No, it's not give up. Find a quiet spot, sit down and think about all of life's blessings that you are grateful for. Once you have realized that it's not as bad as you have made it out to be, it's time to get to work.
We have all been there, whether you want to admit it or not? If you are a person who has never had a worry about the balance of your bank account or how you were going to make the monthly bills, you have no business reading this blog. But, if you were like the majority of Americans out there who have at one time experienced fear, anxiety, or a significant amount of stress about how you were going to make ends meet, you were in the right place. Even, if you think that you might run into a problem in the future, this is the place for you.
First, you need to take stock of your net monthly income and your monthly expenses. Right now, drop whatever you’re doing, and make a list of how much income you have coming into your household and what you believe your monthly expenses are. Write it all down as quickly as you can.
The income side is easier, or at least should be easier. Everyone should know how much money they have coming into their household each week, biweekly or monthly. If you are married or living with a significant other, get them to join you at the table, tell them what you are doing and add their income in as well. Again, we are looking for total monthly income at this time.
Next, put in your fixed monthly expenses. Start with mortgage or rent as it is usually your biggest expense. Then, add car payment(s) and what you believe you spend on food, electric, cable, cell phone etc. Once you have all of the fixed living expenses listed, move to the discretionary expenses like eating out, morning coffee at Starbucks, entertainment, etc.
The last set of expenses are the luxury items which you could probably live without. For example, last Friday night when you went out to dinner and drinks with your friends. How much did you spend at the restaurant? What about gifts for your friend's baby shower? How about the new pair of gym shoes.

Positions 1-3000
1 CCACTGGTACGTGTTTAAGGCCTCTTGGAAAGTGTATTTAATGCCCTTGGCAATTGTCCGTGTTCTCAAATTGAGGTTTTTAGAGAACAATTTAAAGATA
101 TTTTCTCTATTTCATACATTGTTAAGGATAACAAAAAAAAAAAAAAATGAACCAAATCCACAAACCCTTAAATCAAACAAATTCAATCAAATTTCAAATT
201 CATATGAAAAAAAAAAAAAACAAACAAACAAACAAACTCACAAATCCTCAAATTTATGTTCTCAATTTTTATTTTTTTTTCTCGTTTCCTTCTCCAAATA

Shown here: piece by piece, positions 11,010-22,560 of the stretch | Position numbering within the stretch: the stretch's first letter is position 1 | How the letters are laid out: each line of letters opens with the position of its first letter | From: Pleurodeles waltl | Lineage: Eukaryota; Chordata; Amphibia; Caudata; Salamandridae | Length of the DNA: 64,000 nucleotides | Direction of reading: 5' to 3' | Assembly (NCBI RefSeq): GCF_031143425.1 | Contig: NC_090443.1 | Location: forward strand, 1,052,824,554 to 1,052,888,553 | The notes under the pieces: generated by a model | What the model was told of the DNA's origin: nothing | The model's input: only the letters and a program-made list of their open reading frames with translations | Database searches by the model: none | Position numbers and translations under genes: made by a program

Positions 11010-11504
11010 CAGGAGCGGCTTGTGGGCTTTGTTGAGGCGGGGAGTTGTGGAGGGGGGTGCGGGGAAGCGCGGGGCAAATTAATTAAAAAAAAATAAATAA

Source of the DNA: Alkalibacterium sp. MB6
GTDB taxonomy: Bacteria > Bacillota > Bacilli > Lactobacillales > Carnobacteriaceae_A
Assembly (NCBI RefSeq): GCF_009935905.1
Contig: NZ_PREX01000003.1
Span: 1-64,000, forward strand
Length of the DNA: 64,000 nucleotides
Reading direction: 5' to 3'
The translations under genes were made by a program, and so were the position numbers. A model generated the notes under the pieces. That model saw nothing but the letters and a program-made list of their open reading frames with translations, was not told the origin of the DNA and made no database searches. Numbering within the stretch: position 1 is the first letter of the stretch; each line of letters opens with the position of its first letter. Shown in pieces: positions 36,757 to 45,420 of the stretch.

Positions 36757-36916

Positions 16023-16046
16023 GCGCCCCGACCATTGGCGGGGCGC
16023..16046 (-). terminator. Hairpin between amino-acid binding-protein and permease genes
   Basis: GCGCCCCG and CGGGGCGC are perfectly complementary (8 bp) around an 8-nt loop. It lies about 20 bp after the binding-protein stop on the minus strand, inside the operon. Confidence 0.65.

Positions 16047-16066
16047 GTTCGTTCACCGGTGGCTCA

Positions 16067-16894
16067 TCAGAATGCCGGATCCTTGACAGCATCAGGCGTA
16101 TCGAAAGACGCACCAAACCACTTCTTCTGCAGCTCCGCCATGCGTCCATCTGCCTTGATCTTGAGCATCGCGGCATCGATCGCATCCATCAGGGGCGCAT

I’m not here to get into the psychology of why people buy things. Let’s just say that we all have selfish reasons for what we do. But, I am here to tell you that you can probably live pretty well on the money that you make if you change your mindset when it comes to money.
The purpose of this exercise is not to tell you that you have been foolish with your money, it's the exact opposite. I want to show you exactly where all of your money goes every month. I want you to squeeze each and every dollar to get the most mileage out of it. I want you to walk away from this exercise empowered, knowing that you are in control of your finances. I want you to know where each dollar goes and know that each dollar is being put to it's best possible use.
So now that you have your lists, it’s time to start tracking where each and every dollar that you earn goes. The goal here is to make each dollar you earn go to its best possibly use. For example, you should be budgeting money for rent or mortgage each and every month. A certain percentage or dollar amount out of your paycheck should be immediately set aside, no questions asked. The same goes for your car. If you don’t have a mortgage or car payment, good for you. Next, you should be setting aside money for all of your fixed monthly obligations. You don’t want your car insurance to lapse or your electric bill not to be paid.
After you have those bills in check, you really need to look very hard at your discretionary spending and ask yourself: Wow, this expense really necessary? You may or may not like the answer to this question, but you need to ask the question anyway. The only way we’re going to make progress is if you stretch your thinking and make a decision not to waste money anymore on selfish items. Things that will make you feel good in the moment, but steal your long term joy.
If, after setting aside money for all your necessary fixed living expenses and variable monthly living expenses, there is no money left to pay bills, you should seek the services of a professional bankruptcy attorney immediately. If, on the other hand, you do have discretionary income, but you just don’t have enough to meet all of your minimum monthly payments on your credit cards, store card and gas cards or medical bills, you should still seek the services of an experienced consumer bankruptcy attorney to talk about your options. Bankruptcy should always be your last option, but, depending upon where you live, how old you are, your living situation, etc., you should definitely explore whether bankruptcy is an option and whether or not it’s the best option for you. If it’s not, great, you can now take it off the list and move onto your next best option.